I always skip that part, but the fact remains: they left everything. And for what? An amazing and adventurous life doing what they were made to do!? Yes. But that was spending 3 years of their life with Jesus with “nowhere to lay their head” (Luke 9:57-62). Following a leader to His horrible murder. Only to be hated, reviled, hunted down, and most of them martyred (as mentioned in Hebrews 11:36-40). I forget the cost they paid.

If you read this blog, you probably know my story. I truly have a romantic love story. Boy meets girl. Boy and girl fall desperately in love. Boy comes and sweeps girl off her feet and carries her away to the land of Texas. When I read it, I still get butterflies. I love sharing my love story with people because it’s full of passion, love, and adventure. It’s a beautiful love story, and an amazing representation of how God reveals His love for us- that we hear His voice, experience His love, see His face, and go to the place He has prepared one day.

As my love story unfolded I was certain of three things:
1. God was calling me to surrender my life to Him.
2. David was the man that God created and called me to love (then and forever).
3. God was calling me to move to Texas.

When I married David, I married the most amazing man in the world and acquired the purpose God had for me in Texas. But it cost a lot. It cost me sharing my life with my family and friends. It cost me the security of my job, my church, and my name in my community. It cost me the life I had known and built for myself. It cost me titles and respect that I had worked hard for. It cost me relationships with people who thought I was crazy. It cost me goals, hopes, dreams of how I had always imagined my future. Following the voice of Jesus cost me everything.

Let me be very clear about something; love always costs everything. Whether its loving Jesus, your spouse, people around you that you’re called to love, or your city; you can never truly love without sacrifice. True love will cost you who you think you are, every bit of pride you have, and ultimately everything you think you have control over.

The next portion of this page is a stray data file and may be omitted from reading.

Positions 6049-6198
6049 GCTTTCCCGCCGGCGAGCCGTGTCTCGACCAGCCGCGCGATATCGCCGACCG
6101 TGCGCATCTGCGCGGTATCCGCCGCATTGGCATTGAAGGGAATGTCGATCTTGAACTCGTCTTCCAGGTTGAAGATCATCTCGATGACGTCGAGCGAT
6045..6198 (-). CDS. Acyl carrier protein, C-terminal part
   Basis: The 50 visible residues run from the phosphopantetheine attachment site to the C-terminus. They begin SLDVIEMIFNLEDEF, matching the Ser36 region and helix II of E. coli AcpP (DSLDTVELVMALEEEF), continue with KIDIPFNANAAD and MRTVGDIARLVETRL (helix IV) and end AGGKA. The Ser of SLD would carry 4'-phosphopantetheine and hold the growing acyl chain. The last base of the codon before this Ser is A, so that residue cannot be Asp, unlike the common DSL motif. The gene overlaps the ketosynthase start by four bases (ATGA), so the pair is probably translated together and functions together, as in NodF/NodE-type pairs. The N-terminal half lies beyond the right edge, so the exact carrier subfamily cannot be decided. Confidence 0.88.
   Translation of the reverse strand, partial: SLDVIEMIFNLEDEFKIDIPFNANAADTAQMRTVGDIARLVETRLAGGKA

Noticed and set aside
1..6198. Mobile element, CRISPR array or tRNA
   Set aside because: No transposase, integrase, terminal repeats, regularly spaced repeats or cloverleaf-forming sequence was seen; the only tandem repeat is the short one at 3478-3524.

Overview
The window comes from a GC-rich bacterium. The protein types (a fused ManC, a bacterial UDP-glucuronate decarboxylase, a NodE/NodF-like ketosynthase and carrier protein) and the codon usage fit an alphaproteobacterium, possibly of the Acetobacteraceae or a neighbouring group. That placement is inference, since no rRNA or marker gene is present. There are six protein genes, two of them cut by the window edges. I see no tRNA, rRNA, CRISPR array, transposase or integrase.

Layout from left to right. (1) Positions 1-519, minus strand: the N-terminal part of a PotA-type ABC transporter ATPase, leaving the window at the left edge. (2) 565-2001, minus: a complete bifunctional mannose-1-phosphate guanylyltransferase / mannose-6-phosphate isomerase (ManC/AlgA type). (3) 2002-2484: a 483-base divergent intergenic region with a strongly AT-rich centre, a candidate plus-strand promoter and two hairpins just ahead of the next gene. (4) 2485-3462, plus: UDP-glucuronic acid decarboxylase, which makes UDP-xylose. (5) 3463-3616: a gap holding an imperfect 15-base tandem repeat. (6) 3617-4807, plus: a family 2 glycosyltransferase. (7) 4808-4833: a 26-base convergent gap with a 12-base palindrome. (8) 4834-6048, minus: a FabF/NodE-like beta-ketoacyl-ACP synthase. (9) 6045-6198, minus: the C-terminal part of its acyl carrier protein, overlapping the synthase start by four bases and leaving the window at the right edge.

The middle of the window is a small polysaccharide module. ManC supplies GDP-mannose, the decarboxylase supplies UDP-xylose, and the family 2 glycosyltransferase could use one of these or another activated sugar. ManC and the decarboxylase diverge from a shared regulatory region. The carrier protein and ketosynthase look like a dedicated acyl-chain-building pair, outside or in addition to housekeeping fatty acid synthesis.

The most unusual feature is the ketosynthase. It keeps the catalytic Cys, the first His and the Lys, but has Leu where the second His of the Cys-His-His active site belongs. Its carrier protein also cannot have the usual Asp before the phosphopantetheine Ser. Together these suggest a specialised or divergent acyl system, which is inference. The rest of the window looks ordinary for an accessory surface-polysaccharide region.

Love is no easy task.

Culture and society show us such a fake version of love. Friends, don’t be fooled. It has all of us running around getting what we can get from each other. Fake love is always self-serving, using another to feel special and significant. It’s counterfeit, and it’s no wonder many people think love doesn’t exist. Fake love causes only pain. If there’s no sacrifice, no fight, and no cost to the love we are sharing, what kind of love are we representing when we “share the love of Christ?” Not one people are interested in.

True love turns heads. Loving Jesus is going to cost you everything. Living the life of adventure that He calls you to, will not be easy. And truly loving anyone in this life will be the same. But, I have good news, IT IS WORTH IT!
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3 final thoughts:

1. Jesus is calling you. He is asking for you to give Him your life, your heart, and your love.

2. Jesus is making you a promise. If you answer His call it will be hard, but it will be a life full of real adventure and love. It will be a life where you are truly satisfied. And one day there will be no more pain and suffering. One day you will be with Him and family and friends for eternity, and He will wipe every tear from your eyes. If today, you will answer His call for your life.